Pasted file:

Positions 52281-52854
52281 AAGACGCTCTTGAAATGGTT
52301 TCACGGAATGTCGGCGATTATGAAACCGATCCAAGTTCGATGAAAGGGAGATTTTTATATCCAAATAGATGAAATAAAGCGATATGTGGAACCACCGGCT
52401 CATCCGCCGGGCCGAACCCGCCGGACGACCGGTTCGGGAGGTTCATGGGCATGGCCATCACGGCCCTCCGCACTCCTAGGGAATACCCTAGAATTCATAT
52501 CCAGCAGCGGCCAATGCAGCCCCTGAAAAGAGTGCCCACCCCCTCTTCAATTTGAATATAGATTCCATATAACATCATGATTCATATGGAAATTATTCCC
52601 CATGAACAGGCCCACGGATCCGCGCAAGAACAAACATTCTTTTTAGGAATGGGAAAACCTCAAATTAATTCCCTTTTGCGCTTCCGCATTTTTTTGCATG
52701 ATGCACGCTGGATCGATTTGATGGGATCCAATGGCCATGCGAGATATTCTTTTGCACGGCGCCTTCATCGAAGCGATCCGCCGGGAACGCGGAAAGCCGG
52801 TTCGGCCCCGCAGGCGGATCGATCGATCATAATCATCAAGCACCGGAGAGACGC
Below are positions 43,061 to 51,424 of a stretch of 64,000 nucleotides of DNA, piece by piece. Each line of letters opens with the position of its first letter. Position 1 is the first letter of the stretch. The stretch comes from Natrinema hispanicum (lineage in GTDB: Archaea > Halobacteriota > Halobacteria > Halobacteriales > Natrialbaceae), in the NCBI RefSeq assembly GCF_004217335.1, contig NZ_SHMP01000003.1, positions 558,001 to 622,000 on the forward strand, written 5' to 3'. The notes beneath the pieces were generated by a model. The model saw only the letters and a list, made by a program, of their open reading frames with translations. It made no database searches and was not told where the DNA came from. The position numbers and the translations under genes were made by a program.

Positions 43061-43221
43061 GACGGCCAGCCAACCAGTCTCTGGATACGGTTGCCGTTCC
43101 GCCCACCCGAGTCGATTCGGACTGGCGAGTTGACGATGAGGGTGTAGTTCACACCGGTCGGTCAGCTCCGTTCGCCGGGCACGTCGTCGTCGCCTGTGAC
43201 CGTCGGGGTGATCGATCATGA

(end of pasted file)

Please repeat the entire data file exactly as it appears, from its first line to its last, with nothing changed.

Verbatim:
Positions 52281-52854
52281 AAGACGCTCTTGAAATGGTT
52301 TCACGGAATGTCGGCGATTATGAAACCGATCCAAGTTCGATGAAAGGGAGATTTTTATATCCAAATAGATGAAATAAAGCGATATGTGGAACCACCGGCT
52401 CATCCGCCGGGCCGAACCCGCCGGACGACCGGTTCGGGAGGTTCATGGGCATGGCCATCACGGCCCTCCGCACTCCTAGGGAATACCCTAGAATTCATAT
52501 CCAGCAGCGGCCAATGCAGCCCCTGAAAAGAGTGCCCACCCCCTCTTCAATTTGAATATAGATTCCATATAACATCATGATTCATATGGAAATTATTCCC
52601 CATGAACAGGCCCACGGATCCGCGCAAGAACAAACATTCTTTTTAGGAATGGGAAAACCTCAAATTAATTCCCTTTTGCGCTTCCGCATTTTTTTGCATG
52701 ATGCACGCTGGATCGATTTGATGGGATCCAATGGCCATGCGAGATATTCTTTTGCACGGCGCCTTCATCGAAGCGATCCGCCGGGAACGCGGAAAGCCGG
52801 TTCGGCCCCGCAGGCGGATCGATCGATCATAATCATCAAGCACCGGAGAGACGC
Below are positions 43,061 to 51,424 of a stretch of 64,000 nucleotides of DNA, piece by piece. Each line of letters opens with the position of its first letter. Position 1 is the first letter of the stretch. The stretch comes from Natrinema hispanicum (lineage in GTDB: Archaea > Halobacteriota > Halobacteria > Halobacteriales > Natrialbaceae), in the NCBI RefSeq assembly GCF_004217335.1, contig NZ_SHMP01000003.1, positions 558,001 to 622,000 on the forward strand, written 5' to 3'. The notes beneath the pieces were generated by a model. The model saw only the letters and a list, made by a program, of their open reading frames with translations. It made no database searches and was not told where the DNA came from. The position numbers and the translations under genes were made by a program.

Positions 43061-43221
43061 GACGGCCAGCCAACCAGTCTCTGGATACGGTTGCCGTTCC
43101 GCCCACCCGAGTCGATTCGGACTGGCGAGTTGACGATGAGGGTGTAGTTCACACCGGTCGGTCAGCTCCGTTCGCCGGGCACGTCGTCGTCGCCTGTGAC
43201 CGTCGGGGTGATCGATCATGA